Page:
The four founders of the Twin Cities’ latest craft brewery named it “Modist” as a play on the word modify. To them, it connotes their desire to break from the conventional, to modify current brewing techniques, products and culture.
They want to be different.
But when it comes to standing out in an increasingly competitive business, they had us at growlers. More specifically, a lack of growlers. As in, when it opens sometime in January, Modist Brewing Co. will not offer the ubiquitous brown glass jugs that have come to symbolize craft brewing in Minnesota.
No growlers? Is that even allowed?
It is. If customers want to take some of the product away from the North Loop warehouse being transformed into a brewery and taproom, the staff will be happy to fill a .750 liter aluminum can about the size of a Foster’s “oil can” — a vessel called a “crowler.” So as not to be fanatics about it, they will fill any 64 ounce glass jug brought in from outside, as long as it’s empty and clean, with the emphasis being on clean.
But they’d rather not. They just don’t want the expense and the mess and the hassles of growlers. And their loathing of the jugs comes naturally: most of them began in the craft brewing world at the bottom rung, washing and filling growlers over and over and over again.
The Modist philosophy goes well beyond growlers, of course. In fact, where they place their thoughts about the means of distributing their beers is way below their attitude toward, well, their beers.
“It’s really about doing things differently,” said co-founder Eric Paredes. “It’s about making beers that don’t necessarily currently exist. It’s about customizing equipment that allows us to use ingredients that normal brewing equipment don’t allow you to use.”
“It all started from not knowing all the boundaries of beer,” said head brewer Keigan Knee of his early tries at home brewing. “I was a novice about different beer styles and what you can and can’t do.”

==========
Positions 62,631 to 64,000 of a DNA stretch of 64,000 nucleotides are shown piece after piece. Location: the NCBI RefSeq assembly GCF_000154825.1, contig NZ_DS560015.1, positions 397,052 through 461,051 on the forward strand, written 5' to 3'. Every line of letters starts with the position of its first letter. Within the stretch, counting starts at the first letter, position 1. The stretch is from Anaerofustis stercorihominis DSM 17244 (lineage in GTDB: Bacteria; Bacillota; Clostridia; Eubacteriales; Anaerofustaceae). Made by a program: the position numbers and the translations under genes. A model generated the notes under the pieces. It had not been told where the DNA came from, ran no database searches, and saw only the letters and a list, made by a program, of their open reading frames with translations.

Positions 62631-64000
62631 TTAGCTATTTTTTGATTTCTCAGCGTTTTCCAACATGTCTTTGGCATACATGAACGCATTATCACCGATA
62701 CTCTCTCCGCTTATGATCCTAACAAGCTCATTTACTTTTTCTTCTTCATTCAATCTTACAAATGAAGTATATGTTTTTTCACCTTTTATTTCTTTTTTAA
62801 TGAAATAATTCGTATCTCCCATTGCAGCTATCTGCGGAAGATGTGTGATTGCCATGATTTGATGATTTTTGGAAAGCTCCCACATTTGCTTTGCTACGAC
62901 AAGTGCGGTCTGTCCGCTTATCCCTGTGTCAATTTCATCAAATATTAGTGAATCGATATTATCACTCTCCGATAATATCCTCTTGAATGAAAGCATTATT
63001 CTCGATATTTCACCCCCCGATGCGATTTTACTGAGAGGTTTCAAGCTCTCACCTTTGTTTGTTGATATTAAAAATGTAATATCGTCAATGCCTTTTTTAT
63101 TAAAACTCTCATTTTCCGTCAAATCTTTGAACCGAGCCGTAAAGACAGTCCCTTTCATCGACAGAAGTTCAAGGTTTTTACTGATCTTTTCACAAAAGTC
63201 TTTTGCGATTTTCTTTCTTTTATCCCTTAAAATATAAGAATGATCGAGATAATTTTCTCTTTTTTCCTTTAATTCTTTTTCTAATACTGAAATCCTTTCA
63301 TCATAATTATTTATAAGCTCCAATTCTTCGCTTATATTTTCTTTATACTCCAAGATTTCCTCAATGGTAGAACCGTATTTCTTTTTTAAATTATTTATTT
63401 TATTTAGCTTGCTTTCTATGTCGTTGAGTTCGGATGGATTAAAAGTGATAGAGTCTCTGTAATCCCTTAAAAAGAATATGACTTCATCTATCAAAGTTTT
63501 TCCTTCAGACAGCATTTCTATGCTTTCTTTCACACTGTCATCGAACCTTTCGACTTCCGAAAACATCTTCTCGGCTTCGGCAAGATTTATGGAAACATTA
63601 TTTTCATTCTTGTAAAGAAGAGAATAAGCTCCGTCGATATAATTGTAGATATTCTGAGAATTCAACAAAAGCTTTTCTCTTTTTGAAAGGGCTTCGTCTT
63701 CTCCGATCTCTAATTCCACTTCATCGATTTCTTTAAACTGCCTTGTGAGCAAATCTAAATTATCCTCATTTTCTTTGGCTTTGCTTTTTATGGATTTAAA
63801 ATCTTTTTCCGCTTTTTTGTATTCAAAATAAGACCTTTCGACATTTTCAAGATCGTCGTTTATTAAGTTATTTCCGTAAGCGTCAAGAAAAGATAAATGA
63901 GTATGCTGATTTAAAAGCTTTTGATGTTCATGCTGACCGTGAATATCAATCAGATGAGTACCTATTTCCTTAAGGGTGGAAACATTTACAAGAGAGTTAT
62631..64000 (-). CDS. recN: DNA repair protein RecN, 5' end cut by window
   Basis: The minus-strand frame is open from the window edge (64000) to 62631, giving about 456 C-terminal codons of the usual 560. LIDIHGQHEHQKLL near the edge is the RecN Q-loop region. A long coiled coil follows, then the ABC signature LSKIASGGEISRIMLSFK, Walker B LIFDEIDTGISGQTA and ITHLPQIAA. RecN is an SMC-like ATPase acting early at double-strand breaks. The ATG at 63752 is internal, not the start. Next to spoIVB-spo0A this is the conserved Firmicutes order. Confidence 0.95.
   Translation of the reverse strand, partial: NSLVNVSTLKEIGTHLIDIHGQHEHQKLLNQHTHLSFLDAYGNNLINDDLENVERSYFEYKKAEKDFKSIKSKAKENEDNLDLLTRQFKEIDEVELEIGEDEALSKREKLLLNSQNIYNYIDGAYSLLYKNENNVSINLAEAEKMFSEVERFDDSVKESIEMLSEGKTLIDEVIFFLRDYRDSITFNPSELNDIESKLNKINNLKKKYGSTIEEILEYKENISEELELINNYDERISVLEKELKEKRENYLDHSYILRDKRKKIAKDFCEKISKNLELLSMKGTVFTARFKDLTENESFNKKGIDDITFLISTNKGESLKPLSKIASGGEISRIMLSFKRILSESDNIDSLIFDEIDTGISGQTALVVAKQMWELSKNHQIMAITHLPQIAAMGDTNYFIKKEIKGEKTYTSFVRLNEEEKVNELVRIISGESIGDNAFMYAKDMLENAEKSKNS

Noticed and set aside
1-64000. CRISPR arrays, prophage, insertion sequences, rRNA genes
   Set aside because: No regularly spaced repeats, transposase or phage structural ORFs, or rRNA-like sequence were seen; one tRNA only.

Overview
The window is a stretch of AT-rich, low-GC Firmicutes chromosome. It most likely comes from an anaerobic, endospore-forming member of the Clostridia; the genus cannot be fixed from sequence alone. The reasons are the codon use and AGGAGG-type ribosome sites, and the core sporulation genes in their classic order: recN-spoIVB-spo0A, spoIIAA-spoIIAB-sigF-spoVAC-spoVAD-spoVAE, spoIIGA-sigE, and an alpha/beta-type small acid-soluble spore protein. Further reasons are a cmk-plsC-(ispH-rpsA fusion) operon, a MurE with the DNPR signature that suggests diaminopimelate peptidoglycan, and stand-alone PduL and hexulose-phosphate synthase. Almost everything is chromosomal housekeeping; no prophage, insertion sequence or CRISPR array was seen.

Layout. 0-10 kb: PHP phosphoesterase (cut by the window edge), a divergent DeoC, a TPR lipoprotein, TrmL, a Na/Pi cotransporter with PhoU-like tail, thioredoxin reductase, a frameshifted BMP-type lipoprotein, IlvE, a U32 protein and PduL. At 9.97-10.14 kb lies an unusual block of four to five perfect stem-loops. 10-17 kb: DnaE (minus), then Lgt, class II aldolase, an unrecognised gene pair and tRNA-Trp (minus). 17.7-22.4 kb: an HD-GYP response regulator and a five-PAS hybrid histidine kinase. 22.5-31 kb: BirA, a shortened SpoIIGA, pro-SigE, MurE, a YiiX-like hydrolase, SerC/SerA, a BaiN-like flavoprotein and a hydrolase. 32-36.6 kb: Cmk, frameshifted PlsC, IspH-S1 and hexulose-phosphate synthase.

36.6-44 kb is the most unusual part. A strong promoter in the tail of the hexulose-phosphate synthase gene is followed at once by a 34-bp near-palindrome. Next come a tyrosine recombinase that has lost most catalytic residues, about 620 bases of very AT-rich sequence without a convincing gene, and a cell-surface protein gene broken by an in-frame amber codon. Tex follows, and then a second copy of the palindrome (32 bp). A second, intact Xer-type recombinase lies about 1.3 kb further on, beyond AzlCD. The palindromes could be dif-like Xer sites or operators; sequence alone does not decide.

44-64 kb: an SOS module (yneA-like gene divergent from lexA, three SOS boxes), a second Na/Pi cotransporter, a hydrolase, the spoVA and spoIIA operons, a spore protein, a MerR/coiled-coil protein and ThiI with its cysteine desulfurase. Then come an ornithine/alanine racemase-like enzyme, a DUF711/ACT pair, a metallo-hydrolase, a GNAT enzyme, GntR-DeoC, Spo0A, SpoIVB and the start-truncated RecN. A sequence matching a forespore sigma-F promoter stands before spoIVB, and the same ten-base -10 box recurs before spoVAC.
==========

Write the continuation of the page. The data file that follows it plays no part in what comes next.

Early on, he and his partners, two of whom are also his housemates, would enter their home-brewed beers into competitions where they would receive good comments but few medals because they didn’t fit into the accepted styles such as lager, pilsner, India pale ale and stout.
Said partner Kale Anderson: “When it’s 100 points and you lose 15 of the 20 points for style, you’re pretty much out of the awards right away.” Once they started entering into the broad “specialty beer” category, they started winning.
“There’s so many limitations on all these styles which is great because that’s what’s out there now but there’s more to be done other than the mentality of, ‘Oh, there’s something hoppy, I’m gonna make an IPA or a double IPA. You can do a lot more than that. Instead of focusing on how you have to fit inside this little box, it’s to do away with the box, let’s build something from scratch with flavor first instead of style first.”
‘We want you to understand you’re in a brewery’
All four founders have experience in the region’s craft brewery boom. Three of the four — Anderson, Knee and John Donnelly — grew up together in Delano. They shared an interest in home brewing (as well as a home), a passion that pushed them toward Midwest Supplies in St. Louis Park, a homebrewing and winemaking retailer. Many of the people who hung out there moved from home brewing to craft brewing at some of the early craft breweries.
Most recently, Anderson has been the packaging manager at Lucid Brewing. Donnelly was at Lucid as well, first in on-site sales and then in packaging. Knee was the head brewer at Dangerous Man, joining founder Rob Miller there when it opened in 2012.